The repercussions of this policy failure have been elucidated by the implementation of a ‘hostile environment’ by the Conservative government since it took power in 2010. Despite the overarching objective of the policy being to limit migration and encourage those already in the country without ‘leave to remain’ to voluntarily leave – a policy of quotas and target objectives superseded – with a detrimental effect on the attitudes and actions of government and wider society towards migrants. In the case of the Windrush generation, this meant challenging and deporting those who had every legal right to be in the country. It was only after accounts dating back as far as 2013 came to light of individuals who have lived in the country since their infancy being fired, denied treatment by the NHS, threatened with deportation and put in detention centres that scandal took hold. Subsequent backtracks in policy to address this issue have been made and statements released of apologies and an altering of the government position claiming, “no-one with the right to be here will be made to leave”. This statement ignores the fact that this scandal and mistreatment of migrants by authorities has come as a direct consequence of the ‘hostile environment’ they had pursued as a core policy objective. It raises the question; how has this clear injustice, persecution and disregard for the law been allowed to happen and how different really is it, to the anti-migrant rhetoric and policies of the Trump administration?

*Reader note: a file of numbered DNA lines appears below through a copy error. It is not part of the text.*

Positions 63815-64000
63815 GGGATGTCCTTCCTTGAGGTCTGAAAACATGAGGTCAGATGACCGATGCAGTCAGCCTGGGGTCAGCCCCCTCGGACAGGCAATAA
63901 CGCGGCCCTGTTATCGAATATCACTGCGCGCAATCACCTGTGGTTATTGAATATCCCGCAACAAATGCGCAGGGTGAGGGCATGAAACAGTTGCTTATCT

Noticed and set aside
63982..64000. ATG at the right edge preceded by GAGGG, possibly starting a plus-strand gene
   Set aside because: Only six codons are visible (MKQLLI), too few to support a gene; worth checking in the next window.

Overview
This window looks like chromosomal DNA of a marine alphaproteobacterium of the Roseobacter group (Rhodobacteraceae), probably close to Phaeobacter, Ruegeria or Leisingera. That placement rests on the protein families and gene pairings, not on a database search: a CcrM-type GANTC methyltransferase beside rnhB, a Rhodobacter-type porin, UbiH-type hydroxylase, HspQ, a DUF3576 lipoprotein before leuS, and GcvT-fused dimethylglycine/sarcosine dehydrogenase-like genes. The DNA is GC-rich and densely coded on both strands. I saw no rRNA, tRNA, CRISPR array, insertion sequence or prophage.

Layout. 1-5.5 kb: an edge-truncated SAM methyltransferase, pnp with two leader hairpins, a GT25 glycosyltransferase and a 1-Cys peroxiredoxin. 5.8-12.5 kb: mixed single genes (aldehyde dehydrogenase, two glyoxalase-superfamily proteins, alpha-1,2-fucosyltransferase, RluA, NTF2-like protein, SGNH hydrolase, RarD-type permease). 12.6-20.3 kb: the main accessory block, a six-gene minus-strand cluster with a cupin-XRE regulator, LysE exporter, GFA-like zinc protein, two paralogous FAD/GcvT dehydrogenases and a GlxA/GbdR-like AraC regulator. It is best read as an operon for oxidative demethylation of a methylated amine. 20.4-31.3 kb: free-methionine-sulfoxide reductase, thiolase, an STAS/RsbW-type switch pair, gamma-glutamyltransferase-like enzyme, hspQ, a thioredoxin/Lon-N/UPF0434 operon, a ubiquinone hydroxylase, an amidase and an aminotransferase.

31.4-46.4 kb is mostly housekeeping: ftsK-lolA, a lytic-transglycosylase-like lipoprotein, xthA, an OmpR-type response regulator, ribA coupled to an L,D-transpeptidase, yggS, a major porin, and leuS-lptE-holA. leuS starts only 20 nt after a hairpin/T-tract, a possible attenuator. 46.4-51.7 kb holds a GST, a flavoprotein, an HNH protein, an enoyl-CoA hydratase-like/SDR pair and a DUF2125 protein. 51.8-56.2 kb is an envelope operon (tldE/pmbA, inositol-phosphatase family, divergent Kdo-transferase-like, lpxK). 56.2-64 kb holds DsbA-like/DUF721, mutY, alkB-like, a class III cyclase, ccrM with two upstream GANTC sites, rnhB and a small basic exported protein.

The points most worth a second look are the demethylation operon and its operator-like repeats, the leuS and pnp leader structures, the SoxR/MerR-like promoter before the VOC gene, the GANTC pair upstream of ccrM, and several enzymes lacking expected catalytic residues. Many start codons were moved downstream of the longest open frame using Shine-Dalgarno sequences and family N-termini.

Undoubtedly the media has played a role in shaping the attitudes of the people in relation to immigration; the vilification of migrants has had far reaching effects on their ability to live a peaceful life in this country. There is a correlation between the anti-migrant climate the media cultivates and demand for harsher immigration policy, which subsequently enables the unjust policy and poor treatment of migrants, as seen in the case of the Windrush generation. The anti-migrant rhetoric in the media is further extended not just to migrants but to refugee and asylum seekers and can be argued is a key reason the UK is so far behind others EU countries on their intact of those seeking refuge.